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February 27, 2024

China’s Central Bank Surprises by Keeping Key Lending Rate Unchanged

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Jan 15, 2024

China’s central bank surprised markets on Monday by keeping its medium-term lending rate unchanged, even as the economy slows. However, the People’s Bank of China (PBOC) did inject liquidity into the financial system.

PBOC Keeps Policy Rate Steady

The PBOC maintained its one-year medium-term lending facility (MLF) rate at 2.75% on Monday. This key interest rate influences China’s Benchmark lending rate, which affects corporate loans.

Economists were widely expecting the PBOC to cut rates by 10 or 20 basis points to support the economy. However, the central bank decided to keep rates steady for now.

China Lending Rate/cloudfront-us-east-2.images.arcpublishing.com/reuters/ZWJQ23T6TROWHK4JH3I6YCBT24.jpg)

China’s central bank surprised markets by keeping its key lending rate unchanged. (Photo: Reuters)

Liquidity Injections Continue

Although the MLF rate was left unchanged, the PBOC said it injected 500 billion yuan ($74 billion) into the banking system through the liquidity tool.

This exceeded the 400 billion yuan of such loans maturing on Monday, meaning a net liquidity injection into the interbank market.

The PBOC also injected 10 billion yuan via seven-day reverse repurchase agreements, offsetting the same amount of such short-term loans due on the day.

Action Amount Impact
Rollover of MLF loans 400 billion yuan Rollover of existing liquidity
New 1-year MLF loans 500 billion yuan Net liquidity injection of 100 billion yuan
Rollover of 7-day repos 10 billion yuan Rollover of existing liquidity

Markets React Cautiously

Chinese stocks and the yuan currency gave up some early losses after the lending rate decision, although most markets were struggling for clear direction.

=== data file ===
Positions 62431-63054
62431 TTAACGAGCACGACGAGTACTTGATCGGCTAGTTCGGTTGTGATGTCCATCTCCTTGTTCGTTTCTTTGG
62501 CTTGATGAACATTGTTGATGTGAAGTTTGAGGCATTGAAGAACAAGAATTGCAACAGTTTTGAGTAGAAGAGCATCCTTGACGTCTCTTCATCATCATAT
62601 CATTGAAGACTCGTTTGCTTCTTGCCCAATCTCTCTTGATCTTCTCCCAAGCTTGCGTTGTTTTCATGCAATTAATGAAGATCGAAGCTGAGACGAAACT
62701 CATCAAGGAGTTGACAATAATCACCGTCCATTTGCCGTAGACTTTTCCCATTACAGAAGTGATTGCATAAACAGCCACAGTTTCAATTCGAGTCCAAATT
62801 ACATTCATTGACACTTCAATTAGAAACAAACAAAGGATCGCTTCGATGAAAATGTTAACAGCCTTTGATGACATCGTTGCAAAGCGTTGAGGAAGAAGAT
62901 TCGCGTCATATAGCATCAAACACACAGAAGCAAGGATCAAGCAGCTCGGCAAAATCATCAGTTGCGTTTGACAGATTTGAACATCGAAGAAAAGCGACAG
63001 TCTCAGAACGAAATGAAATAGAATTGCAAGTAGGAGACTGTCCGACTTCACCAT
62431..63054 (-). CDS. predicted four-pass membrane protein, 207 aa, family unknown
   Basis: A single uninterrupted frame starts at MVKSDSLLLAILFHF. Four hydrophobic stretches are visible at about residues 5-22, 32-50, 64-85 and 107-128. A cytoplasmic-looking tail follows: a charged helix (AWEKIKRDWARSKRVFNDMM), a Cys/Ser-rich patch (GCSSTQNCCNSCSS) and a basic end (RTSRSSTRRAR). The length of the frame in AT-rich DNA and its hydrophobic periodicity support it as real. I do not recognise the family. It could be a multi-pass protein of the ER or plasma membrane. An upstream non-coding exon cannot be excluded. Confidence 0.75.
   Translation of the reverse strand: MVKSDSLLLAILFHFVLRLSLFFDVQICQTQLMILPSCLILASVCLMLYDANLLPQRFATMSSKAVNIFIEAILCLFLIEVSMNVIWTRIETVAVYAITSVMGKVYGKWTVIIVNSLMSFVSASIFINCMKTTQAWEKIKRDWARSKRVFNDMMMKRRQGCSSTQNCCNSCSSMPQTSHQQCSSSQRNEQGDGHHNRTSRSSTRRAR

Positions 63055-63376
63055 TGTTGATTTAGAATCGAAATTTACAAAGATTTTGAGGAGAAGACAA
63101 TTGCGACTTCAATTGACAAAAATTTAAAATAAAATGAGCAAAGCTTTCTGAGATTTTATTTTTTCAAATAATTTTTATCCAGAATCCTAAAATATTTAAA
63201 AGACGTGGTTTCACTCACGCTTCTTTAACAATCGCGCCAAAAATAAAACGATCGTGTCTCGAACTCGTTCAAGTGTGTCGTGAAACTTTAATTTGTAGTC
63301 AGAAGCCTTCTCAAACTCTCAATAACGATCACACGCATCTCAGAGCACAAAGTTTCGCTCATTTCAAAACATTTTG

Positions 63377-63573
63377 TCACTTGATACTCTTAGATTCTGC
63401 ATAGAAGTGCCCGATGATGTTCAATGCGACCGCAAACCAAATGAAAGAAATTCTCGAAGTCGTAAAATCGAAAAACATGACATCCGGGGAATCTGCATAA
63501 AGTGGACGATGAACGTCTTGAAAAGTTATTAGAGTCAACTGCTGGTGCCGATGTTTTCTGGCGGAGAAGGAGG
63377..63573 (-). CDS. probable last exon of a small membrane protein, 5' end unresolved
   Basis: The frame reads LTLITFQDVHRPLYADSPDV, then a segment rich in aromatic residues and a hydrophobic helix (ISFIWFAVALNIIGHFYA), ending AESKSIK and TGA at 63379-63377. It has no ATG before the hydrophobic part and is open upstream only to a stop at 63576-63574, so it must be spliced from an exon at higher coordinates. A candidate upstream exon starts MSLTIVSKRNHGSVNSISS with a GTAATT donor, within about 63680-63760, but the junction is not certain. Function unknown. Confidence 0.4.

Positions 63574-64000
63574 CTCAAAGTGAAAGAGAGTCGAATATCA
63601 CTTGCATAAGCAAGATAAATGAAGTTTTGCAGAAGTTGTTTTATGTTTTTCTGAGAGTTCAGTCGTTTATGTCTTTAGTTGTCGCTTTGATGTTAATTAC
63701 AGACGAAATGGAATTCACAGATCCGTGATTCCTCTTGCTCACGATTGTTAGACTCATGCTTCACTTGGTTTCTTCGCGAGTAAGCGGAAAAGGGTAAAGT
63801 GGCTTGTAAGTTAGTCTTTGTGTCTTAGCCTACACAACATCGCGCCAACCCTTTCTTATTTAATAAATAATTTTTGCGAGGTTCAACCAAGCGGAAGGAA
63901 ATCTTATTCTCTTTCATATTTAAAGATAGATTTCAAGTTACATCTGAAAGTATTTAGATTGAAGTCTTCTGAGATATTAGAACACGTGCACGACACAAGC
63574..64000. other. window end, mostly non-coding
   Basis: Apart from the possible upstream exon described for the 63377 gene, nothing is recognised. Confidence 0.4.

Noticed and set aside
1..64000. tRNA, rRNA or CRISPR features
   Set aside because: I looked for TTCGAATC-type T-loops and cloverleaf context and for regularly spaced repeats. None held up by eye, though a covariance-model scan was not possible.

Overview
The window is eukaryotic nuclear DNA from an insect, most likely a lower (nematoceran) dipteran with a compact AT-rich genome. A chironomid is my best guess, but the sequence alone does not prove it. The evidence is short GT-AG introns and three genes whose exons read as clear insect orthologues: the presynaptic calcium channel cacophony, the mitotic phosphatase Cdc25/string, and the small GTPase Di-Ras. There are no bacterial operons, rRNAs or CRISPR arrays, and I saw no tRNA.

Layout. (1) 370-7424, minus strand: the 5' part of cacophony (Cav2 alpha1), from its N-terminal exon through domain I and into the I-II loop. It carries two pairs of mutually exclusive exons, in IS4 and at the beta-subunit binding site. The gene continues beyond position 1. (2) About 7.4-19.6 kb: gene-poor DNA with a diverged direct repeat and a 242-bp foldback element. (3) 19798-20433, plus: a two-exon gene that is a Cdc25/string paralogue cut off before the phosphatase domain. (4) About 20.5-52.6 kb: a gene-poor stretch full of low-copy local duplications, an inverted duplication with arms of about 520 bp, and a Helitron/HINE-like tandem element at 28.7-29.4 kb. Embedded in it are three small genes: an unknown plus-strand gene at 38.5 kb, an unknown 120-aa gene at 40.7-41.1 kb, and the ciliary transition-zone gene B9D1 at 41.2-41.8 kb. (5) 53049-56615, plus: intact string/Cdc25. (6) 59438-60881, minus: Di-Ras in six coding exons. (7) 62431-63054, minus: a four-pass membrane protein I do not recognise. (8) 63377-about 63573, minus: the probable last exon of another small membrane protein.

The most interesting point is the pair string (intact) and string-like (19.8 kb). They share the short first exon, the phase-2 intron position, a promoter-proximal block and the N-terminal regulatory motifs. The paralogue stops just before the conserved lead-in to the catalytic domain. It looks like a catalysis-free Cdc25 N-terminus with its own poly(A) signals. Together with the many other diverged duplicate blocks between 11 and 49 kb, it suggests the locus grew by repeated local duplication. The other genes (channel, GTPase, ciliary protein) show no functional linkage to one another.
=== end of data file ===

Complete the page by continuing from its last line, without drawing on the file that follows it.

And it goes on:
The surprise decision suggested policymakers may be pausing to assess earlier easing measures, analysts said.

“The decision reflects that policymakers intend to stay patient while evaluating the impact from a raft of easing measures introduced late last year,” said Zhang Zhiwei, chief economist at Pinpoint Asset Management.

However, economists still expect further monetary easing this year if China’s economic downturn persists.

There is room for the PBOC to cut interest rates further, as well as reduce banks’ reserve requirement ratios (RRR), to free up more funds for lending.

Outlook Remains Gloomy

China’s economy grew just 3% in 2022, far below the official target of around 5.5%, as strict COVID curbs and a property crisis took their toll.

The government abruptly dismantled its zero-COVID policy in early December, leading to a wave of infections that disrupted businesses and weighed on consumer spending.

Still, many analysts say China’s economy has yet to turn the corner. Consumption and production data for December suggested economic activity was broadly deteriorating as infections surged.

More policy support is needed to stabilize the economy, according to analysts. While standing pat on rates for now, the PBOC is likely to cut borrowing costs further in coming months if the downturn continues.

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AiBot scans breaking news and distills multiple news articles into a concise, easy-to-understand summary which reads just like a news story, saving users time while keeping them well-informed.

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By AiBot

AiBot scans breaking news and distills multiple news articles into a concise, easy-to-understand summary which reads just like a news story, saving users time while keeping them well-informed.

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